A group of state lawmakers is proposing legislation that would require juvenile murderers to serve at least 35 years in prison before being eligible for parole, in direct response to a Supreme Judicial Court ruling that struck down life sentences without the possibility of parole for young killers.
The bipartisan bill would also require the state Parole Board, in deciding whether to grant early release, to consider whether a teenager convicted of murder had the maturity and sense of responsibility of an adult when carrying out the crime.
The bill was based on the recommendation last week of the Massachusetts District Attorneys Association and was meant to fill a legal void left by the Supreme Judicial Court decision in December that eliminated sentences of life without parole for juveniles, even those convicted of the most horrendous crimes.
“It’s about the injustice this would mean for the victims’ families,” said state Senator Barry Finegold, a Democrat from Andover and one of the sponsors of the legislation.
Senator minority leader Bruce Tarr, a Republican from Gloucester who cosponsored the bill, added that he has spoken with the families of murder victims and “their loss is no less because their suffering was at the hands of a juvenile.”
Sean Aylward and Kellie Schaffer, the siblings of Beth Brodie, a 15-year-old cheerleader from Groveland who was beaten to death by a romantically obsessed teenager, attended a State House press conference Thursday to speak in support of the bill. They said no family should have to suffer the possibility that the murderer of their loved one could be eligible for parole.
“In our wildest dreams, we had no idea we would be going through any of this,” Aylward said. “We were assured these killers would spend the rest of their lives in prison.”
Last month’s Supreme Judicial Court ruling was based on a US Supreme Court ruling in 2012 that found it was unconstitutional to hold teenagers to the same standards as adults.
The US court ruling mirrored other decisions that found that the brains of teenagers are not yet fully developed, that their thinking patterns are not the same as adults, and that they therefore should not receive the same punishment.
The Massachusetts high court applied the ruling retroactively, meaning it affects cases that have already been tried. The court determined that teenagers should be eligible for parole beginning after 15 years in prison, equal to the punishment an adult would receive if convicted of a lesser count of second-degree murder.
According to state officials, approximately 66 prisoners who were sentenced to life without the possibility of parole for crimes they committed as juveniles could now be eligible for parole.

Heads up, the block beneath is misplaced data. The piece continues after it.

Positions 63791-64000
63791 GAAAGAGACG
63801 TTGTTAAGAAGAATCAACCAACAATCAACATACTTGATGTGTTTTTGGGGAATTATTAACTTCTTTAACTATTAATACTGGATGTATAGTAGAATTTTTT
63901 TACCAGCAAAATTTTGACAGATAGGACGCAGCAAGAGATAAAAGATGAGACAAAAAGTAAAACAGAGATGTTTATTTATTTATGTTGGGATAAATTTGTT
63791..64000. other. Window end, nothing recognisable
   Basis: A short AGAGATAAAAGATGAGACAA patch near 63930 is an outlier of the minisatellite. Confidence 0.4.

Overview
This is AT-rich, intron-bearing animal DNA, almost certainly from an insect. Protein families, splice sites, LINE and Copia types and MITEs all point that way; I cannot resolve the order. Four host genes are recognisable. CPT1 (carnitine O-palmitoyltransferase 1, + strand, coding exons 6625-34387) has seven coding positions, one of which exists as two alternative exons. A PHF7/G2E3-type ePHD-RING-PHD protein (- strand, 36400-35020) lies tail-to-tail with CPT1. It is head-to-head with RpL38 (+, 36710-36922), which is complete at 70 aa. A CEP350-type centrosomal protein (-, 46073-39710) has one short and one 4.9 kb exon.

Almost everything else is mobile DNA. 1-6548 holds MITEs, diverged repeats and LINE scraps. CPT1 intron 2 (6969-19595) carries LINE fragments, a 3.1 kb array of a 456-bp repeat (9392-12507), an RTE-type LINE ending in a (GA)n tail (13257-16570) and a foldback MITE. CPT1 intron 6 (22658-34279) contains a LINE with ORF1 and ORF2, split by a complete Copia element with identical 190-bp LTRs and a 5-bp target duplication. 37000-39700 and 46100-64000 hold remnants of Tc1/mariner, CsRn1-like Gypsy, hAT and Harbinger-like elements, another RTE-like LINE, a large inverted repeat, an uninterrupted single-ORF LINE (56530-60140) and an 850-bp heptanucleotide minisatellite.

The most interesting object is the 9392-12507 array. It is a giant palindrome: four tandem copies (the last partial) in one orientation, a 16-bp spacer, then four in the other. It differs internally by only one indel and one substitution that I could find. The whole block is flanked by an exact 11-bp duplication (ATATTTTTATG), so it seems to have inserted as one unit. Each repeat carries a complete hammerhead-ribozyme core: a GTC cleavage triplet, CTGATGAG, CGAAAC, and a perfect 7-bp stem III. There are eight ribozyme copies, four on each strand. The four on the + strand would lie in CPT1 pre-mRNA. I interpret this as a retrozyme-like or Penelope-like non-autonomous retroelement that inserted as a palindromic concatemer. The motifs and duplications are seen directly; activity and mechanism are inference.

No hearings have been scheduled.
Joshua Dohan — director of the youth advocacy division for the state Committee for Public Counsel Services, the state’s public defender agency — questioned how the state legislators reached the 35-year mark.
Dohan pointed out that international standards, agreeing that teenagers have mindsets that are different from those of adults, call for juvenile sentences of, on average, no more than 20 years in prison, even for murder.
He said legislators are reacting quickly to a sensitive issue, but that they should slow down the process. He called for lawmakers to give judges discretion to hand out punishments, so they could consider a teenager’s culpability in a crime.
“These are really important decisions that are going to affect the defendant, but also their families and the families of their victims,” he said.
Essex District Attorney Jonathan W. Blodgett, president of the Massachusetts District Attorneys Association, said his group supports the proposed legislation. He argued that prosecutors already consider a teen’s culpability when deciding whether to charge someone as an adult, and at what level.
“I am pleased that the Legislature is taking up this measure, which the district attorneys believe to be fair, reasonable, and balanced,” he said.
Tarr and Finegold, flanked by a group of legislators who sponsored the bill, said the 35-year limit is a balance between holding a teenager accountable for his or her crimes and preserving the constitutional issues cited by the courts.
Other states, reacting to the US Supreme Court decision, have passed a variety of laws: Wyoming, for instance, offers parole after 25 years.
“While it’s not an ideal situation, we hope this will bring a measure of comfort to the victims’ families,” said Finegold, who said he was working on behalf of Colleen Ritzer, the Danvers High School teacher who was killed in October, allegedly by a student.
Philip Chism, 14, a freshman at the school, has been charged in her murder.Milton J. Valencia can be reached at firstname.lastname@example.org. Follow him on Twitter @miltonvalencia.